By Dow Jones Business News,
July 07, 2014, 12:57:00 PM EDT
By Josie Cox and Tommy Stubbington
European stocks fell Monday after weaker-than-expected German industrial data encouraged investors to take profit
on last week's gains.
The Stoxx Europe 600 index shed 0.9%, following a 1.7% gain last week.
Markets extended declines after U.S. stocks pulled back from last week's record highs at the open.
Germany's DAX closed 1.0% lower after data showed that industrial production in the country declined in May at the
sharpest rate since April 2012, weighed by a fall in both manufacturing and construction output.
That led Barclays' economists to trim their outlook for second quarter German gross domestic product data to a
quarter-on-quarter increase of just 0.1% from a rise of 0.4% previously.
"In light of these weak monthly figures, it is likely that industrial production has declined markedly in the
second quarter overall," economist Thomas Harjes wrote in a note.
Lee Hardman, a currency economist at Bank of Tokyo-Mitsubishi UFJ, wrote in a note that this was a further signal
that Europe's economic recovery remains "relatively weak and fragile," which is unlikely to prompt investors to reassess
the European Central Bank's currently dovish policy stance.
Last week, the ECB council kept its main lending rate at 0.15% and maintained a -0.1% rate on bank funds deposited
with the central bank.
Rates will stay at current levels for "an extended period," President Mario Draghi said during a news conference.
Even though he didn't specify a time frame, many analysts now expect the period to last at least through 2016, given the
ECB's inflation forecasts.
Currency markets were subdued Monday, with the euro little-changed against the U.S. dollar, at $1.3604. Late last
week, the dollar gained against a whole basket of currencies, after nonfarm employment advanced at a rate of 288,000 in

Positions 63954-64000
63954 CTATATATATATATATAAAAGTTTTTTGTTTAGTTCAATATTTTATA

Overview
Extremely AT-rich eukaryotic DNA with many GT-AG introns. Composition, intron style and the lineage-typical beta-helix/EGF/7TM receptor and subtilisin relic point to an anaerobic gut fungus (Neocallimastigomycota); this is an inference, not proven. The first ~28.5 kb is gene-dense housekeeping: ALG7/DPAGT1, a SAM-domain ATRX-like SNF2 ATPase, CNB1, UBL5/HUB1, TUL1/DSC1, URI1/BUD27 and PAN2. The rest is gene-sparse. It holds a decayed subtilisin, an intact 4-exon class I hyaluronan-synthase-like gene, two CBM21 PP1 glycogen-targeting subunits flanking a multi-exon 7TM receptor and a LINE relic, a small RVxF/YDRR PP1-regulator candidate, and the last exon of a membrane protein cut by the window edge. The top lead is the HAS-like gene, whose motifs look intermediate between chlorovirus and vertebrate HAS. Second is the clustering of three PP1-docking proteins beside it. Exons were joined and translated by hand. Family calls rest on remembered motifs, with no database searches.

June, comfortably beating expectations.
The U.S. unemployment rate, meanwhile, fell to 6.1% in June, the lowest level since September 2008, leading many to
reassess and bring forward their expectations for a first rate increase by the Federal Reserve.
Goldman Sachs, for example, has moved its forecast for a rise forward, for the first time since the global
financial crisis. The bank now expects to see a rate increase as early as the third quarter of 2015, from a previous
predictions in the first quarter of 2016.
Jan Hatzius, an economist at Goldman Sachs, said their decision came "in response to the cumulative changes in the
job market, inflation, and financial conditions over the past few months."
On Wednesday, the central bank is due to publish minutes of its rate-setting Federal Open Market Committee, which
could shed more light on the timetable for potential action.
Back in European equity markets, Dutch postal company PostNL NV was the largest gainer on the pan-European index
Monday, with shares adding more than 15% after the company raised its full-year guidance following a strong mail
performance in the Netherlands.
One of the biggest losers was German broadcaster Sky Deutschland, after Japanese bank Nomura cut its recommendation
on the group to neutral from buy and trimmed its target price to EUR7 from EUR8.50 per share.
Nomura also lowered its earnings and free cash flow forecasts for the group citing higher costs which the company
will have to stomach to hit subscriber growth targets.
In commodities markets, gold dropped 0.4% to $1,315.30 an ounce, while Brent crude oil fell 0.4% to $110.23 a
Write to Josie Cox at firstname.lastname@example.org and Tommy Stubbington at email@example.com
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